'They don't waste much time—your friends in there,' he said, nodding in the direction in which he had seen me looking.
'Ah well, they haven't much to lose.'
'That's what I mean. I'm told she hasn't.'
I wanted to say something exculpatory but I scarcely knew what note to strike. I could only look vaguely about me at the starry darkness and the sea that seemed to sleep. 'Well, with these splendid nights, this perfection of weather, people are beguiled into late hours.'
'Yes. We want a nice little blow,' the captain said.
'A nice little blow?'
'That would clear the decks!'
The captain was rather dry and he went about his business. He had made me uneasy and instead of going below I walked a few steps more. The other walkers dropped off pair by pair (they were all men) till at last I was alone. Then, after a little, I quitted the field. Jasper and his companion were still behind their lifeboat. Personally I greatly preferred good weather, but as I went down I found myself vaguely wishing, in the interest of I scarcely knew what, unless of decorum, that we might have half a gale.
Miss Mavis turned out, in sea-phrase, early; for the next morning I saw her come up only a little while after I had finished my breakfast, a ceremony over which I contrived not to dawdle. She was alone and Jasper Nettlepoint, by a rare accident, was not on deck to help her. I went to meet her (she was encumbered as usual with her shawl, her sun-umbrella and a book) and laid my hands on her chair, placing it near the stern of the ship, where she liked best to be. But I proposed to her to walk a little before she sat down and she took my arm after I had put her accessories into the chair. The deck was clear at that hour and the morning light was gay; one got a sort of exhilarated impression of fair conditions and an absence of hindrance. I forget what we spoke of first, but it was because I felt these things pleasantly, and not to torment my companion nor to test her, that I could not help exclaiming cheerfully, after a moment, as I have mentioned having done the first day, 'Well, we are getting on, we are getting on!'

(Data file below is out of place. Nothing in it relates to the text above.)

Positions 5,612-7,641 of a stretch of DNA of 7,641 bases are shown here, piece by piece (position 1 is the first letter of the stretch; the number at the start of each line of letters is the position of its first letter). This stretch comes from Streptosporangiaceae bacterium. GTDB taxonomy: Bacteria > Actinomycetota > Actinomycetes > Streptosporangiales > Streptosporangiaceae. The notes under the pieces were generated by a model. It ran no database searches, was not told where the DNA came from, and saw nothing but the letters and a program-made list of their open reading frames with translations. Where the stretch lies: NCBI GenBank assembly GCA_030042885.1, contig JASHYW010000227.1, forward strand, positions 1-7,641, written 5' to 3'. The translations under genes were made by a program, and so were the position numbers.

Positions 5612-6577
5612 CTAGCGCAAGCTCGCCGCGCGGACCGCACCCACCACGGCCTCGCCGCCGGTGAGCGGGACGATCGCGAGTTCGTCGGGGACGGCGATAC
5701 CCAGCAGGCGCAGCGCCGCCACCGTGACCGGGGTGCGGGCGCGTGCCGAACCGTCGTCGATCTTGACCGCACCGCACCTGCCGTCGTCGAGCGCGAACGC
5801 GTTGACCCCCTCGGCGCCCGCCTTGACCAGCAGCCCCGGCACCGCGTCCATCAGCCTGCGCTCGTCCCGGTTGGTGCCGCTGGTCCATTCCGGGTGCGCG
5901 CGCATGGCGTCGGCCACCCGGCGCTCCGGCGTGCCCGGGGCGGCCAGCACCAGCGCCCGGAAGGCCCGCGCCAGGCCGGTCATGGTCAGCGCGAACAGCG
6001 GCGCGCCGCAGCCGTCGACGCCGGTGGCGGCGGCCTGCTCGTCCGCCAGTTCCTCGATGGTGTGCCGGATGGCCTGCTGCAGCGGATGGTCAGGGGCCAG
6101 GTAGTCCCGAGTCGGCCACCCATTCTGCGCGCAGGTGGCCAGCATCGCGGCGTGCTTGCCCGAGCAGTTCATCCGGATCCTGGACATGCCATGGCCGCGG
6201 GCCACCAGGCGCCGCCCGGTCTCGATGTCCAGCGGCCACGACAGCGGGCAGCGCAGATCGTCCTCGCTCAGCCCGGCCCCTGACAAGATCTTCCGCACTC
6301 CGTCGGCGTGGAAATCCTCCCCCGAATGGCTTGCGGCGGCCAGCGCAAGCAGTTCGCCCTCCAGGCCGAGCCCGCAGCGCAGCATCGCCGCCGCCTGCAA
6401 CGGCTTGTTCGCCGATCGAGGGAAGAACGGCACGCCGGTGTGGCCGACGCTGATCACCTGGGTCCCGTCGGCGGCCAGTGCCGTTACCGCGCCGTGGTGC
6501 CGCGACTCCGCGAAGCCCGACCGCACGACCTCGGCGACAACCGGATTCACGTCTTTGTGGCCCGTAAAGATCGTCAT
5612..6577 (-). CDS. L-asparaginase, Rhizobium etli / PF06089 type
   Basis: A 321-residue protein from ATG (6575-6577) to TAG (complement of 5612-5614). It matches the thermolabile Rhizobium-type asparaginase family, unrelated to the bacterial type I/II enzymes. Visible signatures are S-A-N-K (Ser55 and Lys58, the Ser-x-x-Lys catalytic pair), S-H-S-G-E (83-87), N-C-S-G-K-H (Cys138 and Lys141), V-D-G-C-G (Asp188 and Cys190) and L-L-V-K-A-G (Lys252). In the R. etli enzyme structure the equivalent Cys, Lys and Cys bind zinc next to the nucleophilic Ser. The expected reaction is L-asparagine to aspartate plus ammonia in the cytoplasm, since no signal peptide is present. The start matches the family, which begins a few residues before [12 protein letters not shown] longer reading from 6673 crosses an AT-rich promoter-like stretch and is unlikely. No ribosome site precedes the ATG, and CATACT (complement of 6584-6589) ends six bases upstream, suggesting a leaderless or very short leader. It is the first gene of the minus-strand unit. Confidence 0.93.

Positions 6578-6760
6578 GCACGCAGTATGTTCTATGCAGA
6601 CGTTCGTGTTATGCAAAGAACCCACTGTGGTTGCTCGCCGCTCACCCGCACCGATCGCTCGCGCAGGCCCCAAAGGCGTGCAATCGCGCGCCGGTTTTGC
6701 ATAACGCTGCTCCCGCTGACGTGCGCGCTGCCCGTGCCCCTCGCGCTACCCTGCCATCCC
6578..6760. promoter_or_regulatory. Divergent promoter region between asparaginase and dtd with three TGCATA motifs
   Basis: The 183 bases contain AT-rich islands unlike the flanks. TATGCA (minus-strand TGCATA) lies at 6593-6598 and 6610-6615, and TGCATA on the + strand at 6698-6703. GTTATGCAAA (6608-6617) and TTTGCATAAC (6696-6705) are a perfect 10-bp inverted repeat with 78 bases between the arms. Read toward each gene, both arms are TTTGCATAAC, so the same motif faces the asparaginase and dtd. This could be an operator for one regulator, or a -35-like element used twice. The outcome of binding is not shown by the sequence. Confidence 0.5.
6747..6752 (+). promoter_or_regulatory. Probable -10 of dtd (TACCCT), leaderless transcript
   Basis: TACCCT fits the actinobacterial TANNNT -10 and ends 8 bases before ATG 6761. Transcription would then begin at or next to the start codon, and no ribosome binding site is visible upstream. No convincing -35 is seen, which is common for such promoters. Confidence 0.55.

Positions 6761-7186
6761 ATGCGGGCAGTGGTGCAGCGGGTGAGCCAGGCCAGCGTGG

'Oh yes, I count every hour.'
'The last days always go quicker,' I said, 'and the last hours——'
'Well, the last hours?' she asked; for I had instinctively checked myself.
'Oh, one is so glad then that it is almost the same as if one had arrived. But we ought to be grateful when the elements have been so kind to us,' I added. 'I hope you will have enjoyed the voyage.'
She hesitated a moment, then she said, 'Yes, much more than I expected.'
'Did you think it would be very bad?'